Self organisation – how networks bring order out of chaos

Self organisation – how networks bring order out of chaos

My last “Network Analytics” post discussed the power of complexity and tried to prove that stuff like brains and social media are not that different when seen from the perspective of complex network science.

I”m going to develop this thought a little further by looking at “self organising networks”, a phenomena sometimes described as “the Hand of God”.

In my last post I said that the human brain *used* to be the most complex entity known to modern science. But recently something else has stolen the crown of being the universe’s number 1 complex network.

This new King of Complexity was created just 20 years ago by an Englishman working in Switzerland. In just two short decades it has grown from literally nothing to approximately 100,000,000,000 (100 billion) pages of richly interconnected data, text, images and sound.

The new king of complexity is of course the World Wide Web.

There are many things about the Web that one could choose to be amazed by. But for my money, the most incredible thing about the Web is that nobody planned it. Its growth has been spontaneous; its organisation uncontrolled. Yet somehow it works.

How did the web organise itself into the biggest and most complex network that our part of the universe has seen for at least 4.5 billion years (unless some distant aliens have beaten us to it)?

How can such miracles happen? What is the invisible hand that has guided the development of the Web?

Well, believe it or not, it is the same guiding hand that governed the development of the human brain as a massive complex network. Both the brain and the web are subject to the same natural laws of network growth and self-organising behaviour. They are both self-organising entities with a natural talent for creating order out of chaos.

How many management gurus would love to learn that trick?

In fact, many other networks are casino shaped by the very same laws. As scientists look around today, they find new examples of complex, self-organising networks in fields as diverse as society, economics and ecology.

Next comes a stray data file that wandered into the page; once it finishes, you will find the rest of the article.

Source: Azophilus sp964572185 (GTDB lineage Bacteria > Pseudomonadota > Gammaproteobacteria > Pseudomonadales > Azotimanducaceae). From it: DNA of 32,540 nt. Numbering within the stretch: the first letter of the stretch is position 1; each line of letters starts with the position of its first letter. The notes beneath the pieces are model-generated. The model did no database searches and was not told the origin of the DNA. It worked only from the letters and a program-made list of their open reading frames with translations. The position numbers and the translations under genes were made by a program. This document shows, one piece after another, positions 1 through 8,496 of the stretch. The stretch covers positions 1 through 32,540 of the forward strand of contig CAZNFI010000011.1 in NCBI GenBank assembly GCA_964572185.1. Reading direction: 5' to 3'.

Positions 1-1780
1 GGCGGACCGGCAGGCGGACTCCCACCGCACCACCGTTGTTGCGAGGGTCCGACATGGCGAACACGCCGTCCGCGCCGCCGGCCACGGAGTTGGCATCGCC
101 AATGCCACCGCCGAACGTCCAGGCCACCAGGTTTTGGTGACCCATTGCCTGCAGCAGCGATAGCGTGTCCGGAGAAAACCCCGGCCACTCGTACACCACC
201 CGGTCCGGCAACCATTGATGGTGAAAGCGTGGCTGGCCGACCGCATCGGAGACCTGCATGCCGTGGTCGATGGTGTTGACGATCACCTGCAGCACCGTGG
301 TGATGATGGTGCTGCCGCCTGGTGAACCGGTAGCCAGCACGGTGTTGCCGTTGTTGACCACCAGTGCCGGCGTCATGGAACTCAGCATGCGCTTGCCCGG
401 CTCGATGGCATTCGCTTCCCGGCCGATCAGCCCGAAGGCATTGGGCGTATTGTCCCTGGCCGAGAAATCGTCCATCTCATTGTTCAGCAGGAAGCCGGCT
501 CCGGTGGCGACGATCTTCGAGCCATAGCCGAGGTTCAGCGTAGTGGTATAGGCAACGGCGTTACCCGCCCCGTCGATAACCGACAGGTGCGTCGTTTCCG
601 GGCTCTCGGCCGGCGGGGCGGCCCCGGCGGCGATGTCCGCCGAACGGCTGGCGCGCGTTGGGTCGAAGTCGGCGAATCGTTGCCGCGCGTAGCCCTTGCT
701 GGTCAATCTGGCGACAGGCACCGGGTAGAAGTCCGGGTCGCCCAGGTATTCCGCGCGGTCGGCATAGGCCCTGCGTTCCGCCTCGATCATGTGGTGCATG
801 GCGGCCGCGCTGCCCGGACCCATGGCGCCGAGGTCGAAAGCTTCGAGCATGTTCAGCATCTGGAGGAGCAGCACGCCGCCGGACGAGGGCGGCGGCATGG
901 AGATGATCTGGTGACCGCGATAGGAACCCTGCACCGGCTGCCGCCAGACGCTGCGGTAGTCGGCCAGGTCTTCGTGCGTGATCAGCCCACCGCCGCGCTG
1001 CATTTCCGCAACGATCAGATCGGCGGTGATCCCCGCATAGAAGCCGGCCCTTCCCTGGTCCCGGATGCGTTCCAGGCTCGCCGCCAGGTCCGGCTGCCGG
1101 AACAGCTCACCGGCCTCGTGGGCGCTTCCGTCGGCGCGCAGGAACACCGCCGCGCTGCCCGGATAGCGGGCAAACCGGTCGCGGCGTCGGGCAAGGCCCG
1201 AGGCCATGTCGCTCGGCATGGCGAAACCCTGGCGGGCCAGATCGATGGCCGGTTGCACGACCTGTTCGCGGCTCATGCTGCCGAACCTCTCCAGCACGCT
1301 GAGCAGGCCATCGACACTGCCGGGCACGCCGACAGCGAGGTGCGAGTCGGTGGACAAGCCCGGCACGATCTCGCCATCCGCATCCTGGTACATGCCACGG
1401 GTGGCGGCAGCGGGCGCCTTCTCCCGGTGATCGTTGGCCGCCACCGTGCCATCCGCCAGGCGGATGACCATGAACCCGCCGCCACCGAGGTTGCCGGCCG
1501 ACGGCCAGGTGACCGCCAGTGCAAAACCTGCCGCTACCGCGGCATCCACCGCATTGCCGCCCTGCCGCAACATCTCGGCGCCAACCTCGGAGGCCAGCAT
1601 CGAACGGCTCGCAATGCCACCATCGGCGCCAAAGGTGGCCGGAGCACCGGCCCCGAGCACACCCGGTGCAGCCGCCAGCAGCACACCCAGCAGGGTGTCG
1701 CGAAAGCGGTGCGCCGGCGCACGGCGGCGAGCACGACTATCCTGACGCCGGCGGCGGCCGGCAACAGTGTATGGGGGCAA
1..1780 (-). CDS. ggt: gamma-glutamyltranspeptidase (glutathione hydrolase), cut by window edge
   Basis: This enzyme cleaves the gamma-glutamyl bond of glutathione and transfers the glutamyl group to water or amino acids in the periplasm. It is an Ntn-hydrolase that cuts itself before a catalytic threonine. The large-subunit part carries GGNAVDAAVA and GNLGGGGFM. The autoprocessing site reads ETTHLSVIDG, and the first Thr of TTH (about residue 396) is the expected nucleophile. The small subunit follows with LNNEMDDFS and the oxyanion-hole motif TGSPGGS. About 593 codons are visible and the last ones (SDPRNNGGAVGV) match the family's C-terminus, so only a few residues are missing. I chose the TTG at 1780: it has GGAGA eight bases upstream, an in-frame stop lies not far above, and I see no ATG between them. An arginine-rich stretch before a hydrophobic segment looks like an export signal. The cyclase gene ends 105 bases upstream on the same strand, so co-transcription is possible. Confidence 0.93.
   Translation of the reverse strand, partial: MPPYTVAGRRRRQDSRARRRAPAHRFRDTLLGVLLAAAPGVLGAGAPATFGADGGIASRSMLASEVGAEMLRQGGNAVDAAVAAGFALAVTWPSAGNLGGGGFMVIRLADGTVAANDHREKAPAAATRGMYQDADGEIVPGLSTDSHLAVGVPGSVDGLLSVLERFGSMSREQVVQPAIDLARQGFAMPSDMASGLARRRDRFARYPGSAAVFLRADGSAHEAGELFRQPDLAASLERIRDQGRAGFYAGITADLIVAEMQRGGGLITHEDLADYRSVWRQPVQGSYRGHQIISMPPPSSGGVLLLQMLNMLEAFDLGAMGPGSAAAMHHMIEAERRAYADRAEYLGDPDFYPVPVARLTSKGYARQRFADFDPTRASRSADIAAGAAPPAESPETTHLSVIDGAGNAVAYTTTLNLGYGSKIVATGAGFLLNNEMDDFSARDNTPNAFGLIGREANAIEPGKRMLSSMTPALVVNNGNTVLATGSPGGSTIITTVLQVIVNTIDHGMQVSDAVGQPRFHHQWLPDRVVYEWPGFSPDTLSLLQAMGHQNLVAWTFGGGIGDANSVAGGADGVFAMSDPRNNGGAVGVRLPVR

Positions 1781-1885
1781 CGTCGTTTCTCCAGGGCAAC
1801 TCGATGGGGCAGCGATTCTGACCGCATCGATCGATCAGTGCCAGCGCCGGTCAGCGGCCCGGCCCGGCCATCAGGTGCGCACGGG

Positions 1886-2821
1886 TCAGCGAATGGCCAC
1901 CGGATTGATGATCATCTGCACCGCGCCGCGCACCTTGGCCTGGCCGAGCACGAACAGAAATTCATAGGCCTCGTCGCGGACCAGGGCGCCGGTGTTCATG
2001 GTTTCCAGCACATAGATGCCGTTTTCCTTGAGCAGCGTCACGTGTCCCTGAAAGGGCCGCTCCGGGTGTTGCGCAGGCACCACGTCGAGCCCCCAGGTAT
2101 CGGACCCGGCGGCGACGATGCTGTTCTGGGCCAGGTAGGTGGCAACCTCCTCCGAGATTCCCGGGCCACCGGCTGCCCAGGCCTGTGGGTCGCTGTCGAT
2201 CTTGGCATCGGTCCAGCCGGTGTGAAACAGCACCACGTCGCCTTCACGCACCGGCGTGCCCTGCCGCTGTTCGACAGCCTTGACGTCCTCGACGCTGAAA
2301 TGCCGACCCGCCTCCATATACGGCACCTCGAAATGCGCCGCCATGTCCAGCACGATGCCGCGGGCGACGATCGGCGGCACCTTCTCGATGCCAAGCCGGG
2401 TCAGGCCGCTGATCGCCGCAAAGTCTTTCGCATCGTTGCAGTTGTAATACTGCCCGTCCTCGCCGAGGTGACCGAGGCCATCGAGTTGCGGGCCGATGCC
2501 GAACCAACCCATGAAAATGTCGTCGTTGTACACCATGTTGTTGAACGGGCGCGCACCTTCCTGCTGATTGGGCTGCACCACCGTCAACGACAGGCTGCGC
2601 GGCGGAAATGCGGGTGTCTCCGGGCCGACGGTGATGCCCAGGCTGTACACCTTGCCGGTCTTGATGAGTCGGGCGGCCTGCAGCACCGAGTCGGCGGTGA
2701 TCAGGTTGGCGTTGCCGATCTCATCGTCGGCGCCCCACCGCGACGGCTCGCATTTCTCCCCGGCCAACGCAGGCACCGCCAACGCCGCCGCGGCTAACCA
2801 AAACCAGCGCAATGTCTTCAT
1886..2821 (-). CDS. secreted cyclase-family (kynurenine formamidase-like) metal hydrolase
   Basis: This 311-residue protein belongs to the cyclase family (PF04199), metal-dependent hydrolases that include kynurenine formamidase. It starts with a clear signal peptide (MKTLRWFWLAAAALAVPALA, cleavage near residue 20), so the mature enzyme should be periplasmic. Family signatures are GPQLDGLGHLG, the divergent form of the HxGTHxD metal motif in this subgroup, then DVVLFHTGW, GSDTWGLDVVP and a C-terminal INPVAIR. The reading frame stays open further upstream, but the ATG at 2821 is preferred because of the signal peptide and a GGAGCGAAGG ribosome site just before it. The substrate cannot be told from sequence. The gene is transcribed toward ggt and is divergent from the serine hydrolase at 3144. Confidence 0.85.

We also see the same powerful phenomena occurring in Social Media. The blistering speed at which new social networks like Facebook and Twitter have grown has shocked everyone, including the people who initiated them, as they have taken on a self-organising life of their own. Moreover, following the role played by social media in Iran”s ongoing election crisis, we have witnessed the power of spontaneous network self-organisation in a more contentious field.

Which implies that Network Science may have an inherently political dimension. As far as I”m aware, the “hand of God” idea was first used in a rational scientific context by Adam Smith, the father of modern economics. His theories led directly to the use (and abuse) of laissez-faire economic policies from the 19th Century right up to the present day. The battle between supporters of “self-organising markets” and “command economies” has raged ever since.

By extension, the recent troubles in Iran reveal a dangerous tension between the spontaneous drive towards network self-organisation and authoritarian central control. As we learn more about the physical laws that drive network growth and give rise to spontaneous self-organisation, could we expect to see Network Science play a more prominent role in public life during the next decade?

But in the meantime, I think I”ll just stick to using Network Analytics to help brand owners plan better communications across social networks…

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